The character of Lupita (pictured, played by Adriana Barraza) in Bingo Hell was inspired by Gigi Saul Guerrero’s real-life abuela.

Bingo Hell has a mixture of comedy, social commentary and gore – how was it to get the balance right for all of those elements?

At the end of the day, that balance was the characters, if this was with kids, or the typical young adults, I don’t think it would have worked. With that charmingness, that stubborn cuteness that seniors bring… they’re so wacky, they’re already the wackiest people out there! So I was inspired to bring back that vibe of movies from back in the day that we love like Cocoon, or Batteries Not Included.

I haven’t seen a film like that since a long time ago, so why not put them in a horror setting? It works out really nicely. I think at the end of the day, horror and comedy go hand-in-hand; they’re perfectly parallel, which is why I think it works. Then you see a lot of people nervous laughing when they see the gore! So I think it already works out, the two genres blended together.

What is it about those two genres that go so well together?

I think a lot of us, when we’re scared, we try to find quick solutions of how to feel better and a lot of it comes through laughter. When we’re nervous, when we’re afraid, we can laugh about it too.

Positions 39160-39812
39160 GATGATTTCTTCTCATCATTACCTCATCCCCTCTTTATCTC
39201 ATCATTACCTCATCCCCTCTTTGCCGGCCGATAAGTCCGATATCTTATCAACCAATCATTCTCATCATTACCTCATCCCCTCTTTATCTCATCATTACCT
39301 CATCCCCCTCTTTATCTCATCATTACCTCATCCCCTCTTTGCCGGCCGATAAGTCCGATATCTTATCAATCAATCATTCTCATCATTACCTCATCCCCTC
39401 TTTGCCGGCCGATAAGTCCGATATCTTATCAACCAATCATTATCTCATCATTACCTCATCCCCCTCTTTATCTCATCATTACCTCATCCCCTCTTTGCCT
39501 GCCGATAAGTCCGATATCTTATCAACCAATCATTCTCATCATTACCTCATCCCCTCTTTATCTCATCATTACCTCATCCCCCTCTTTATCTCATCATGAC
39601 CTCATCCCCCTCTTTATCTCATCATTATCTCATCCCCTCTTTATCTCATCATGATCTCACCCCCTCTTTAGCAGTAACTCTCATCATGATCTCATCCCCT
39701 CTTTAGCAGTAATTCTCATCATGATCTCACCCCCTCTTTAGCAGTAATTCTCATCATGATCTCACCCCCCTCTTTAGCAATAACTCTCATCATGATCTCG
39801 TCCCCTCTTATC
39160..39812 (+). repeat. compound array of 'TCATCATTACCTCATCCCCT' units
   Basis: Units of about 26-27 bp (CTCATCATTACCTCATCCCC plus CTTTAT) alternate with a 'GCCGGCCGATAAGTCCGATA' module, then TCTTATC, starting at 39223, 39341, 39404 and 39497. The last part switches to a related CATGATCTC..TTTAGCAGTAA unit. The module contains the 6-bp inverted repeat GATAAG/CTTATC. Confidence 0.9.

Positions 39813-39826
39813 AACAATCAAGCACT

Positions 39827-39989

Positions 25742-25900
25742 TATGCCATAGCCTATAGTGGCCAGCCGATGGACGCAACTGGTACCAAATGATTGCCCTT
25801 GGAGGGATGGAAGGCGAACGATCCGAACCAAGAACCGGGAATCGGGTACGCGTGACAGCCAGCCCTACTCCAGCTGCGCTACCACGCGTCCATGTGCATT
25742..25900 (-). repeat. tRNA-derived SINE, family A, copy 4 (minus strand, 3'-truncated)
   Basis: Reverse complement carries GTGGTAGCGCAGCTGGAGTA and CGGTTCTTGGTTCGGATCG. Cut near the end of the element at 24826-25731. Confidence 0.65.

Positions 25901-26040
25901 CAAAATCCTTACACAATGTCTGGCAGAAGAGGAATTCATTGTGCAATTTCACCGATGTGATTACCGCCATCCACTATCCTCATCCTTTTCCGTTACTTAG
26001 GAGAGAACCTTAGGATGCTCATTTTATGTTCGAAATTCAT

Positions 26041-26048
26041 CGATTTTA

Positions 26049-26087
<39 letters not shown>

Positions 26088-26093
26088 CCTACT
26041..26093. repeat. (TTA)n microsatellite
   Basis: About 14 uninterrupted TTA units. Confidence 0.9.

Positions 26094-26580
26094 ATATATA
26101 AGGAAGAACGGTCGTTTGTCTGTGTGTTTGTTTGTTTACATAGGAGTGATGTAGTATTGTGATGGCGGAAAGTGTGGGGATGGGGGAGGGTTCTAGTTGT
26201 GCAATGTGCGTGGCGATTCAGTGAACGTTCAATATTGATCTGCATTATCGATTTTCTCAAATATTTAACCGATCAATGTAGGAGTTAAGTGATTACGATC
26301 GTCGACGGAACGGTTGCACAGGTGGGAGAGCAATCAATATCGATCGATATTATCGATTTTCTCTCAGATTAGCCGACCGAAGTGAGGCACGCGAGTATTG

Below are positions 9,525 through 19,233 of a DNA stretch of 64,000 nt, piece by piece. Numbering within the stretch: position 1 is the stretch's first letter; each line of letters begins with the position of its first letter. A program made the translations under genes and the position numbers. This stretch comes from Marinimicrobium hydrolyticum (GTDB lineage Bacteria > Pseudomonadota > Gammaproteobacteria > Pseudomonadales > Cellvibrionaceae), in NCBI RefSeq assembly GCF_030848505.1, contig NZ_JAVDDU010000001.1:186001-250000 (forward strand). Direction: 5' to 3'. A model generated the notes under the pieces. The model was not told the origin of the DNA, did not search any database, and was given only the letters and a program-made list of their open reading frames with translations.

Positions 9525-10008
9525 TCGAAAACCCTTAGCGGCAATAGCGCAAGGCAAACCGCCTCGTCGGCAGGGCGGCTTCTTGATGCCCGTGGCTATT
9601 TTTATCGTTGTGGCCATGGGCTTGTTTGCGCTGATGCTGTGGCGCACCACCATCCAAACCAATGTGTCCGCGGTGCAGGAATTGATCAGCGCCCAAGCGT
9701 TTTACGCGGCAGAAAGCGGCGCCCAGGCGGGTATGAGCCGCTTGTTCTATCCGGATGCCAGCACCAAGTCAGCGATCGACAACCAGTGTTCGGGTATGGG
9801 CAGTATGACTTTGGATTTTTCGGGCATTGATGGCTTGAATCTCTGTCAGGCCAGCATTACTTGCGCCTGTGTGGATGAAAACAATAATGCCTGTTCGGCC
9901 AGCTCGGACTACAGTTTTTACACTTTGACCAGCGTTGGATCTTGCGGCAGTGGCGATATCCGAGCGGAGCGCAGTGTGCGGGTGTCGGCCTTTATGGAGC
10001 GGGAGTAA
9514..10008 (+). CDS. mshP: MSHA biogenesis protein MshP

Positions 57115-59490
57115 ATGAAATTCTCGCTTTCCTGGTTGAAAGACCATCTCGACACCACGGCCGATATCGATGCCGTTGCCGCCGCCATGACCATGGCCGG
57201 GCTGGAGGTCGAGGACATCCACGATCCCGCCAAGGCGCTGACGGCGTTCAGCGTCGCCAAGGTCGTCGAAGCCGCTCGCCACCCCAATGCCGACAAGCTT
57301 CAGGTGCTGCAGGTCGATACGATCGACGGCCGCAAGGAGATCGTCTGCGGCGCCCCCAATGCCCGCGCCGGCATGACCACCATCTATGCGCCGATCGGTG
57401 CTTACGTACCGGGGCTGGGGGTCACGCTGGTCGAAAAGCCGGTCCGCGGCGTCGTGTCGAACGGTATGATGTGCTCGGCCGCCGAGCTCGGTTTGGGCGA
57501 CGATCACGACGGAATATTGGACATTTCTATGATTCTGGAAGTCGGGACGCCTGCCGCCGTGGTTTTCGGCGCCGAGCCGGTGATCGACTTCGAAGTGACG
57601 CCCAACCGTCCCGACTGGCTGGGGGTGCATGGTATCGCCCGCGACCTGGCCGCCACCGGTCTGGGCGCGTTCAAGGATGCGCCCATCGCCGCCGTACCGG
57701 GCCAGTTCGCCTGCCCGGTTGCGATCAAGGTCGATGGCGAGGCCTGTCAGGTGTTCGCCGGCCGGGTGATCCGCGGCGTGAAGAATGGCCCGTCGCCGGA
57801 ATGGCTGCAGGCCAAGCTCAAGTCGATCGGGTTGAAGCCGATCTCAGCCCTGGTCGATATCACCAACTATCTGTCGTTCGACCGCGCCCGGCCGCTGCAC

I like to say that horror movies are escapist films. We see a lot of stuff on the news that is heartbreaking. With this genre, you can actually mould and bend very intense subject matters, sometimes social commentary, and why not put some humour on it? It’ll get us to pay attention. It’ll get us to talk about it after the movie’s done.

My goal is not to make people suffer through those 90 minutes, with this film especially. So I think if you can bring humour, laughter and gore, blend those together you get the famous juice of fun!

What do you want audiences to take away from the movie?

Our goal was to make a horror movie you can invite your grandparents to watch with you. So you can be like, ‘look the heroes are you guys’. But also we want people to walk away from this, not just for the love of our seniors around the world but also the love of community, the strength of friendships is exactly what this movie represents. Money can manipulate you but strong friendships can never be broken. So we wanted to really make a movie that stands for that.

Bingo Hell will be released on 1 October on Prime Video.